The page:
At age 61, for­mer model Mary Dunne (read our in­ter­view with her on page 28) gave up dy­ing her hair blonde and em­braced her nat­u­rally lovely shade of sil­ver be­fore step­ping into the vir­tual un­known of In­sta­gram and us­ing this plat­form as a stage on which to say, it’s okay to go grey; it’s okay to grow older; it’s okay to want to “be seen” be­yond the age of 30. This sen­ti­ment – vis­i­bil­ity in old age – was em­braced by Ir­ish de­sign­ers Richard Malone and Si­mone Rocha on their AW19 cat­walks, as they cast mod­els from ages 20-odd to 70-odd. Two young de­sign­ers cred­ited with bring­ing some of the most ex­cit­ing pieces to Lon­don Fash­ion Week are say­ing quite plainly that di­rec­tional fash­ion doesn’t end for women when they reach mid­dle age.

Nikki Cree­don, owner of Ha­vana, the only stock­ist of Si­mone Rocha in Ire­land, has con­sis­tently de­fied any older woman stereo­typ­ing with her con­cep­tual buy for the Don­ny­brook bou­tique, which has al­ways had a ma­ture clien­tele. She her­self epit­o­mises age­less style and is of­ten seen wear­ing Si­mone Rocha, Haider Ack­er­mann and Rick Owens – not tra­di­tional sar­to­rial ter­ri­tory for the over 50. Per­haps now that Chanel is en­ter­ing a new era un­der the di­rec­tion of Vir­ginie Viard, af­ter the pass­ing of Karl Lager­feld, the French fash­ion house will look at how it presents its col­lec­tions to cus­tomers who are, for the most part, prob­a­bly three decades older than the mod­els who walk its cat­walk (or should I say beach, air­port, for­est…?).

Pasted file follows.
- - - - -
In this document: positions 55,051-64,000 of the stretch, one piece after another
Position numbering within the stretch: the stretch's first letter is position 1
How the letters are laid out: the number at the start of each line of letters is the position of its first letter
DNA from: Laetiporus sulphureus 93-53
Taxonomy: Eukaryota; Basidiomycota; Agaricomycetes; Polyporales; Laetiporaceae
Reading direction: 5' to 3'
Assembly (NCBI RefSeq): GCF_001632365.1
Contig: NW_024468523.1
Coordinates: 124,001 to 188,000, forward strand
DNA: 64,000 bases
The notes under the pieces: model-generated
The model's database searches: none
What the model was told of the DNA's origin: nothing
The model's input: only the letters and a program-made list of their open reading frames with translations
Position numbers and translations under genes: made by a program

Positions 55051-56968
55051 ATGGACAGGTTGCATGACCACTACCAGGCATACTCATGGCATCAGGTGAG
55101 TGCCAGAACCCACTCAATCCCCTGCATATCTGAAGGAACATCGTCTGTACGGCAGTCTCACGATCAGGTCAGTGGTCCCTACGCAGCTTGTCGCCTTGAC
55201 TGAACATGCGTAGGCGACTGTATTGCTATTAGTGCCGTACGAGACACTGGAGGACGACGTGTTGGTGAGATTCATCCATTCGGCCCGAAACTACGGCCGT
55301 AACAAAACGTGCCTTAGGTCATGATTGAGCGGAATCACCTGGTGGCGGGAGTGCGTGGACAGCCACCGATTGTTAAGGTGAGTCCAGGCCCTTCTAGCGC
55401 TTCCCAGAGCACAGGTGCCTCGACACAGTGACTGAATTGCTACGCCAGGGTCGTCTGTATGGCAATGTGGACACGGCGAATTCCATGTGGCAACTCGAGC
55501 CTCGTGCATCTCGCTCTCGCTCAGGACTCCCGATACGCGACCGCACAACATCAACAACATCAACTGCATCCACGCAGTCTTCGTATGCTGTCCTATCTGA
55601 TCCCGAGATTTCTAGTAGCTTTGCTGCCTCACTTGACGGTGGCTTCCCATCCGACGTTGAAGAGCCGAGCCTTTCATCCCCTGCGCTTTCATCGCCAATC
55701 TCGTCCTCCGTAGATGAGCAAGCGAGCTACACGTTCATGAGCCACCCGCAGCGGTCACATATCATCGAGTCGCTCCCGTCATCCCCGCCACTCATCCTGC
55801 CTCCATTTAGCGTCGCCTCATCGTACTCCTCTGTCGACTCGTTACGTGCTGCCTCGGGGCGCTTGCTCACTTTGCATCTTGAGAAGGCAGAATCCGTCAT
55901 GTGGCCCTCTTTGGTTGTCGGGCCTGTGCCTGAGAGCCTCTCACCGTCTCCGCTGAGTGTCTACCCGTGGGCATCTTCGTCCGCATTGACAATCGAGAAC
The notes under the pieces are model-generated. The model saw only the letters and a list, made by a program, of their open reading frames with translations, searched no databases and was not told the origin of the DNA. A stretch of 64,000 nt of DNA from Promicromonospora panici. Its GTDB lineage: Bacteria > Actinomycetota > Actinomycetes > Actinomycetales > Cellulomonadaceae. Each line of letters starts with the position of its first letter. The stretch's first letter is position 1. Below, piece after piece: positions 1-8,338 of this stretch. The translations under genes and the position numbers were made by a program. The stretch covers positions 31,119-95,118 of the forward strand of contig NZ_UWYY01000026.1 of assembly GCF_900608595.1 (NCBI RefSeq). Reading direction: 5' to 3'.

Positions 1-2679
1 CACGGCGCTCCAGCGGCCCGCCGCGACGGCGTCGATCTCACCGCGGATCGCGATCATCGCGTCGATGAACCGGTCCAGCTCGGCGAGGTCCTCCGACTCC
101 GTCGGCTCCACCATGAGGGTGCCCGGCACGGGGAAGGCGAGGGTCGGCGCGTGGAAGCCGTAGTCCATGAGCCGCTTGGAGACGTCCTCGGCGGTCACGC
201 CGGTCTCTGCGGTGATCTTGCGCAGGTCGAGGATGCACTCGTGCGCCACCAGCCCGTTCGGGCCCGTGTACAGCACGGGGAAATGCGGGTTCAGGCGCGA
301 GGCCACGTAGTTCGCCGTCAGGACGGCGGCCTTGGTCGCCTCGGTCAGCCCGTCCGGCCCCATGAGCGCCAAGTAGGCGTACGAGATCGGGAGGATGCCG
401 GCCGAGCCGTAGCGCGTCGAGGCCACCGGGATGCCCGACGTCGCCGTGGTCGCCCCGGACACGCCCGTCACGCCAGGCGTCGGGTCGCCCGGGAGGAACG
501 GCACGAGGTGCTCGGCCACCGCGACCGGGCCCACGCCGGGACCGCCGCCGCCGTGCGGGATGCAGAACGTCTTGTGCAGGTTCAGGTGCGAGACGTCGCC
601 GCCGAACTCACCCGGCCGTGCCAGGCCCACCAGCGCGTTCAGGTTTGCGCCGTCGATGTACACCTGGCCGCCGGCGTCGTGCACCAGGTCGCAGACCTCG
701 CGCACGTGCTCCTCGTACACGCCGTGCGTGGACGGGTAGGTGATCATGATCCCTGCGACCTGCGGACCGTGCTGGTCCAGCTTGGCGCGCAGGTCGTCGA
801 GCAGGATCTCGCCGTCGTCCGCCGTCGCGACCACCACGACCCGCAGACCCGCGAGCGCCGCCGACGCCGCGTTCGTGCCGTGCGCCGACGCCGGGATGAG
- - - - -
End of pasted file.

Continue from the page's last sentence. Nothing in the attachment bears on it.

While Sinéad Burke has man­aged to cap­ti­vate some of the most pow­er­ful in­di­vid­u­als in fash­ion with her mes­sage of in­clu­siv­ity (“It’s just about… tak­ing that time to think of oth­ers and con­stantly say­ing, ‘Who is not ac­com­mo­dated for? And how can I use my power and priv­i­lege to bridge the gap?’”), Dublin-based jour­nal­ist Louise Bru­ton is also re­in­forc­ing the mes­sage that it’s no longer suf­fi­cient for fash­ion to con­sider just one body type. The 31-yearold wheel­chair-user and founder of the blog Le­g­less in Dublin has writ­ten pow­er­fully about the need for clothes de­signed to specif­i­cally fit a wheel­chair-user’s body. Last year in an ar­ti­cle for IM­, she ex­plained, “With my chair and my curved spine, clothes just sit dif­fer­ently on me... Shop­ping for dresses and jump­suits that don’t mesh with my wheel­chair has left me feel­ing de­flated and ques­tion­ing what it means to feel fem­i­nine and stylish…”

This is re­ally what’s at the heart of the mat­ter – ev­ery woman’s right to feel fem­i­nine and stylish. See­ing your age, shape, eth­nic­ity or dis­abil­ity re­flected in the fash­ion in­dus­try is just the be­gin­ning be­cause when you see, you can be. And ex­treme air­brushed ver­sions won’t cut it any longer; women want to see skin with tex­ture, lines that de­note char­ac­ter, and fa­cial quirks that de­fine each of us as in­di­vid­u­als. That’s not to say, though, I wouldn’t like my own un­der­eye cir­cles re­moved. As The Guilty Fem­i­nist guest Celia Pac­quola said on one episode, “I’m a fem­i­nist, but… I refuse to be seen with­out con­cealer.” I hear ya.

“Si­mone Rocha cast mod­els from ages 20-odd to 70-odd; di­rec­tional fash­ion

doesn’t end for women when they reach mid­dle age.”

CLOCK­WISE FROM TOP Sixty-oneyear-old model Mary Dunne; jour­nal­ist Louise Bru­ton; aca­demic, ac­tivist and Vogue con­trib­u­tor Sinéad Burke; Ha­vana owner and age­less style icon Nikki Cree­don